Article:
Gov. Tim Walz said Sunday that he thinks Rep. John Thompson should agree to the release of body-camera footage from his recent encounter with the police, which Thompson alleged was the result of racism.
“I do believe that elected representatives need to be held to a higher standard,” Walz told WCCO.
“Yes,” he added when asked directly if the footage should be released. “Body-camera footage should be released in all situations, not just where it exonerates the police or if it shows something the police did wrong.”
Thompson’s July 4 encounter with the police has raised questions about whether he’s even eligible to hold elected office in Minnesota. The St. Paul Democrat was pulled over for driving without a front license plate and provided authorities with a Wisconsin driver’s license. According to the Minnesota Department of Public Safety, Thompson has never been issued a Minnesota license.
The traffic stop also revealed that his Minnesota driving privileges had been suspended since 2019 as a result of failing to pay child support, an issue he has now resolved.
In November 2020, the same month Thompson was elected to the Minnesota House, he renewed his Wisconsin driver’s license, the Pioneer Press reported. New Minnesota residents are required to apply for a license within 60 days of moving to the state.
Additionally, state legislators are required to have lived in the district they are elected to represent for at least six months at the time of their election. When filing for candidacy, Thompson said he needed to keep his address private for safety reasons, and so his only known address is a P.O. box in St. Paul.
A month before his election, Thompson told the Pioneer Press that he had lived in St. Paul for 18 years. If that’s the case, then he lied to Wisconsin authorities when he renewed his license in their state a month later. But if he was being truthful about his Wisconsin residency, then he lied to his constituents when he presented himself as a resident of St. Paul.
Meanwhile, Thompson maintains that he was racially profiled by St. Paul police when they pulled him over last week. St. Paul Police Chief Todd Axtell said he reviewed the body-camera footage and found that it “had absolutely nothing to do with the driver’s race.”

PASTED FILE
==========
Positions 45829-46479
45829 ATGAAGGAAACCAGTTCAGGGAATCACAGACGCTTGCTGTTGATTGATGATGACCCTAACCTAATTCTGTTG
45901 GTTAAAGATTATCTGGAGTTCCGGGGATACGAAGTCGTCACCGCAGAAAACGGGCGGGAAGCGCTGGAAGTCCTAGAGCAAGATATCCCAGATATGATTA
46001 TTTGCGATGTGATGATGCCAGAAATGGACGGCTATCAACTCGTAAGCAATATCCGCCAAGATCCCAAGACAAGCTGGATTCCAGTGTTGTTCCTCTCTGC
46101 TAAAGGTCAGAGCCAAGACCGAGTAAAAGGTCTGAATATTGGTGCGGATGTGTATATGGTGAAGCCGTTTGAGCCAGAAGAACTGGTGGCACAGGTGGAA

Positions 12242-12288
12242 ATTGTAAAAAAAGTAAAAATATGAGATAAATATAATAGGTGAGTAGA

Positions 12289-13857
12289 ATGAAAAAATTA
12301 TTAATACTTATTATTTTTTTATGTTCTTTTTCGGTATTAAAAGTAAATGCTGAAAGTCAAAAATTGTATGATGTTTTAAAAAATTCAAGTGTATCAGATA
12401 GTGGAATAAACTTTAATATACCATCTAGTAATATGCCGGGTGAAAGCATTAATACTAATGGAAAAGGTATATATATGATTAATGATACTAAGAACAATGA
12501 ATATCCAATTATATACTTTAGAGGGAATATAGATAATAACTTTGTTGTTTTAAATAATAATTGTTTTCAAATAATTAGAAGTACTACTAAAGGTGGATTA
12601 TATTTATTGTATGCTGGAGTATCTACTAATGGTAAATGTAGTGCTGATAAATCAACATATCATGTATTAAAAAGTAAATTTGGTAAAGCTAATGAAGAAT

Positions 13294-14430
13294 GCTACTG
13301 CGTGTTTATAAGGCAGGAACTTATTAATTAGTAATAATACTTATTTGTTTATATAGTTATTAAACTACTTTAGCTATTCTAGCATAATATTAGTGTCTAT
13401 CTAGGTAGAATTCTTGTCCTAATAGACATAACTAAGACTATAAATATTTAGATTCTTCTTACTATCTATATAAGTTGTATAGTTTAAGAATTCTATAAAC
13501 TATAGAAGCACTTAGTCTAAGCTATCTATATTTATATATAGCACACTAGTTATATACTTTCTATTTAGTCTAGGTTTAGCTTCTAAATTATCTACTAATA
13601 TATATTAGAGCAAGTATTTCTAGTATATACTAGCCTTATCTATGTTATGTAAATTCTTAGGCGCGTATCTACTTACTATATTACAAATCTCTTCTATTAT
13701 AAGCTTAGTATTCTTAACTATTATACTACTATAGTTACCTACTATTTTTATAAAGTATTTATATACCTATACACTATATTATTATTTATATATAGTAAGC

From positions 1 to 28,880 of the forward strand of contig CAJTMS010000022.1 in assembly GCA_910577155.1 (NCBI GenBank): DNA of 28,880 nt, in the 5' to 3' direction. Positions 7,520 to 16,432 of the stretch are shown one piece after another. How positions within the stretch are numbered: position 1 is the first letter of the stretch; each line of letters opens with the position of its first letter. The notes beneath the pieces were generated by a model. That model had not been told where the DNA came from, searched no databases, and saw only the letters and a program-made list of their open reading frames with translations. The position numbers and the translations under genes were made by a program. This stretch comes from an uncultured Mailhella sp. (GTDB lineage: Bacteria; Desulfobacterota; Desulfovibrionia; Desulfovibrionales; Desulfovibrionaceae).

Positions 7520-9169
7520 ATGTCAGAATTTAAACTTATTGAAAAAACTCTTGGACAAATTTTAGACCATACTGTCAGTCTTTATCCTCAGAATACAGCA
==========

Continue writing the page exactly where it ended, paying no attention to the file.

“The driver, an elected official who does not dispute driving without a front license plate, owes our sergeant an apology,” Axtell wrote on Facebook.
The state’s largest police union and several state lawmakers have called on Thompson to agree to the release of the body-camera footage.
“Thompson’s signature issue at the State Legislature was advocating for rapid release of police officers’ body camera footage. Now he’s blocking the public release of body camera footage of his own incident with law enforcement this past week,” said Brian Peters, executive director of the Minnesota Police and Peace Officers Association.
The Minnesota DFL finally broke its silence on the issue Sunday night when Chairman Ken Martin expressed his disappointment with Thompson’s “recent actions.”
“We expect all of our elected officials, regardless of party, to not only follow the law, but to hold themselves to the highest standards. Whether they like it or not, their words, actions, and behavior are going to be scrutinized by the public,” he said. “As such it is important for people in positions of power and influence to model the type of behavior we expect from everyone. Rep. John Thompson fell short of that standard, and I am disappointed by his recent actions.”
Walz faced significant pressure last year to pull his endorsement of Thompson after the then-candidate made national headlines for his actions at a protest. Walz never did.